NEWSLETTER - July 2012

Dear readers,

we are happy to present you the July issue of our newsletter. The articles we publish may particularly be interesting to people operating their own business. They include information regarding an extensive amendment to the act on VAT planned by the Ministry of Finance, with a vital change in determining the tax point.  
The subject of the amendment to the act on VAT will be further developed in the following issues of the newsletter.
In the current issue we describe the draft amendment to the act on the National Labour inspectorate. I provides for new powers of the labour inspectors which aim at eliminating employment under civil law contract where, in fact, the parties are in an employment relationship.
The July issue of our newsletter also discusses the employer’s duties regarding the employment of foreigners which result from the new act on the effects of employing foreigners illegally staying on the territory of the Republic of Poland.
As usual, we have prepared a few interesting court rulings. This month we discuss the ruling of the Supreme Court on the contract for specified work and, in particular, the moment which should be regarded as the fulfillment of this type of contract by the contractor, as well as a judgment by the Supreme Administrative Court which stated that in certain cases the amount of recovered compensation may be subject to VAT.
We wish you a pleasant read.
WBW team

Amendment to the act on VAT

The Ministry of Finance has prepared a draft amendment to the act on VAT. The proposed amendment, which implements several EU directives (including the directives 2010/45/UE, 2008/8/EU, 2006/112/EU), is to come into effect on 1 January 2013.

One of the most vital changes introduced by the amendment pertains to the tax point date. Under the currently binding act, the rule (subject to numerous exceptions) is that the tax point occurs at the moment of releasing goods or performing services, and if such activities are to be confirmed with an invoice – at the moment of issuing the invoice, however within 7 days of the date following the release of goods or performance of services. This rule is to be changed under the amended act. Pursuant to art. 19a, the tax point occurs at the end of the month during which goods have been released or services have been performed.  

In the opinion of the authors of the draft amendment, this change should simplify transaction settlement with regard to VAT in compliance with the systemic construction of this tax. Furthermore, determining the tax point date at the end of a month realizes the objectives of the said directive 2006/112/EC – recognizing the obligation to pay tax within the tax period during which a given activity was performed.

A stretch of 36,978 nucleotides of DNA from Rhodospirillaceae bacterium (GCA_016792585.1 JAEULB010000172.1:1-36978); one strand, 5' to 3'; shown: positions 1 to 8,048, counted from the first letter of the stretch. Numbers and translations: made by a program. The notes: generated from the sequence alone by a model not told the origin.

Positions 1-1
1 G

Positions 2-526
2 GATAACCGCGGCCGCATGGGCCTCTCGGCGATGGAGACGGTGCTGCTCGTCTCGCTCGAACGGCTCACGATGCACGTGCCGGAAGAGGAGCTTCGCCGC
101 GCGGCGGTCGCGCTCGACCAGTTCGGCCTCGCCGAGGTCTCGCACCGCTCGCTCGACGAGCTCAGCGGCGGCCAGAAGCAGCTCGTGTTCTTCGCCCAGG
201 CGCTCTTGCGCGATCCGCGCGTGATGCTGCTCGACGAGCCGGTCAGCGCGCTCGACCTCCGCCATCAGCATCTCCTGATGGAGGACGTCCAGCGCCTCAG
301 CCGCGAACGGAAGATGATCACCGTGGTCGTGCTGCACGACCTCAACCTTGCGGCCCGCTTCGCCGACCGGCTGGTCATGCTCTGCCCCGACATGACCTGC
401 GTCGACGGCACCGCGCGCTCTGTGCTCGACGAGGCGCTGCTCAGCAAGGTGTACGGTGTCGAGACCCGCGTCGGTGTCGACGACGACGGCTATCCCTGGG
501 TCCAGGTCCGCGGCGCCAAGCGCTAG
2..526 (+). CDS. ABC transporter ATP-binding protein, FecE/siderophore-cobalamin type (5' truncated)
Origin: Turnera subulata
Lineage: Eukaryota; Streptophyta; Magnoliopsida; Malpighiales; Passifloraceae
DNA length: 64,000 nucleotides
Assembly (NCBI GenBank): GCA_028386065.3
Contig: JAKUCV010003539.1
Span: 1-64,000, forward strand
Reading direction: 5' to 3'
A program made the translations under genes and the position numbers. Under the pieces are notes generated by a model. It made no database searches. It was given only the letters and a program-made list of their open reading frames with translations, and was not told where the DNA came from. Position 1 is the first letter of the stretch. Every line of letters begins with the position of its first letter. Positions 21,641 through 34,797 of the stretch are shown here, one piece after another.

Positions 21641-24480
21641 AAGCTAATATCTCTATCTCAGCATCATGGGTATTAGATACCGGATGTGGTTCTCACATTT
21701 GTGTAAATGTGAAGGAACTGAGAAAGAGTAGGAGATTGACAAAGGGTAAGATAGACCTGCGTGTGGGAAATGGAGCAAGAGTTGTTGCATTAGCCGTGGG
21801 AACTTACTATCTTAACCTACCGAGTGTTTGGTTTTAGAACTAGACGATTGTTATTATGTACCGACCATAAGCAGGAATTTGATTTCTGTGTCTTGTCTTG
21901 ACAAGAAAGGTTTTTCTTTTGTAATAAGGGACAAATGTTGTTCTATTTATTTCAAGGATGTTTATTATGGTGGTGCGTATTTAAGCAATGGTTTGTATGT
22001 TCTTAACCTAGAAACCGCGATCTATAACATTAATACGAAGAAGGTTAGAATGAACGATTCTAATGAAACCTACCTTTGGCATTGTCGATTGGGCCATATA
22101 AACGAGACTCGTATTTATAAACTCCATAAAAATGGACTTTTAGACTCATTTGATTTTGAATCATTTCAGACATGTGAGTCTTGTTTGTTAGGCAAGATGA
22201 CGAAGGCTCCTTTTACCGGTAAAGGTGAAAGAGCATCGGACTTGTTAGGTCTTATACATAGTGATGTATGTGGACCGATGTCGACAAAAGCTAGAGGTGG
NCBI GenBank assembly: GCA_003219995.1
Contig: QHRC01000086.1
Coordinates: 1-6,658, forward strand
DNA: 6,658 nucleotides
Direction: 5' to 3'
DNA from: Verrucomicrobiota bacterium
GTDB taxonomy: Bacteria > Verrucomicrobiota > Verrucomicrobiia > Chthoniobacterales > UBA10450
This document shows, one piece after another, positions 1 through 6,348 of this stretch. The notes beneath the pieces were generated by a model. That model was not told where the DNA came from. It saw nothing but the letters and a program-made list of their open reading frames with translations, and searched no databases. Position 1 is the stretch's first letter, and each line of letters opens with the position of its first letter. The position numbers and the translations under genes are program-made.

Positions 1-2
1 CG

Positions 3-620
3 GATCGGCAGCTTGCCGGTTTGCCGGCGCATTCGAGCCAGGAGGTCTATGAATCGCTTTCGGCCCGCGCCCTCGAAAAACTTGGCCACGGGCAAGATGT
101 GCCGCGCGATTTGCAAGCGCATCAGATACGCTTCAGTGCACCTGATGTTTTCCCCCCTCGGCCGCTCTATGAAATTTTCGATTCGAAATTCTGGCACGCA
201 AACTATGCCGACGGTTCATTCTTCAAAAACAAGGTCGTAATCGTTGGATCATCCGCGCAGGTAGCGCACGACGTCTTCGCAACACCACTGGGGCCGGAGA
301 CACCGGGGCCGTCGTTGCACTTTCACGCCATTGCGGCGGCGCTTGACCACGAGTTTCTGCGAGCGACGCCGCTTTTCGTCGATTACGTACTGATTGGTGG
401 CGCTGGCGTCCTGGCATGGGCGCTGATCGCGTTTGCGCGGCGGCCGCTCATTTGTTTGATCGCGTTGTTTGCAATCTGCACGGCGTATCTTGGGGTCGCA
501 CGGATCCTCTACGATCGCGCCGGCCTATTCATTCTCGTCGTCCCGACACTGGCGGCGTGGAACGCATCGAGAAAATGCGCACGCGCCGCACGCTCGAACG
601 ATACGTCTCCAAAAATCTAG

The new regulation also amends art. 31a of the act on VAT which states that if an amount constituting a tax base is denominated in a foreign currency, its conversion into PLN is made at the exchange rate for a given currency announced by the National Bank of Poland on the last business day preceding the tax point date. The amendment provides for a possibility to calculate the tax base against the exchange rate announced by the European Central Bank, which is supposed to be an advanced solution converging the Polish law and the regulations of certain EU member states.    

Taking the above-mentioned changes into account, one can arrive at a conclusion that in situations where goods or services are denominated in EUR, the issue of a VAT invoice will only be possible at the end of a given month because only then one will be able to determine the amount of the tax base. In practice, this can cause various problems, especially when the invoice has been issued to a person with whom the entrepreneur is not in a permanent business contact.

The draft amendment is now under interministerial consultations so there is hope that appropriate changes will be introduced in order to avoid the above-mentioned problem.
The matter of the amendment to the act on VAT will be further discussed in the coming issues of this newsletter.

Jerzy Kozerski, lawyer


Draft amendment to the act on the National Labour Inspectorate

A draft amendment to the act on the National Labour Inspectorate has been filed with the Polish parliament. The amendment provides for reinforcing the powers of labour inspectors with new instruments which aim at eliminating employment under civil law contract where, in fact, the parties are in an employment relationship.

In accordance with the provisions of the Labour Code, by entering into an employment relationship the employee undertakes to perform a certain type of work for the benefit of the employer and under its supervision, and in the place and time determined by the employer, whereas the employer undertakes to employ the employee against remuneration. Moreover, even if the contract concluded by the parties has a different name (e.g. contract of mandate, contract for services) but it meets the conditions stated above, it is still regarded as an employment contract. In is not permissible to substitute an employment contract with a civil law contract.     

However, it is a common practice to circumvent the provisions of labour law and hire employees under civil law contracts, which are referred to (depending on the point of view) as flexible forms of employment or junk contracts. In order to eliminate such situations, in accordance with the Code of Civil Procedure, both employees and labour inspectors have the right to bring a legal action in order to establish an employment relationship. This type of proceeding is heard by the labour court.  

Nevertheless, the authors of the amendment think that it is not enough. Therefore, the draft amendment to the act on the National Labour Inspectorate provides labour inspectors with new powers which enable them to order an employer to substitute a civil law contract with an employment contract if the relationship binding the two parties is in fact the employment relationship as defined by the Labour Code. An employer could appeal against the inspector’s decision to the Regional Labour Inspector and then complain against it to the administrative court.

The Association of Labour Inspectors of the Republic of Poland commented on the above-mentioned draft amendment. The Association agreed with the suggested changes, however, it pointed out that the control over the decisions to order an employer to substitute a civil law contract with an employment contract should be exercised by specialized common court (labour courts) and not administrative courts as the latter do not have the necessary experience and competences in this type of cases.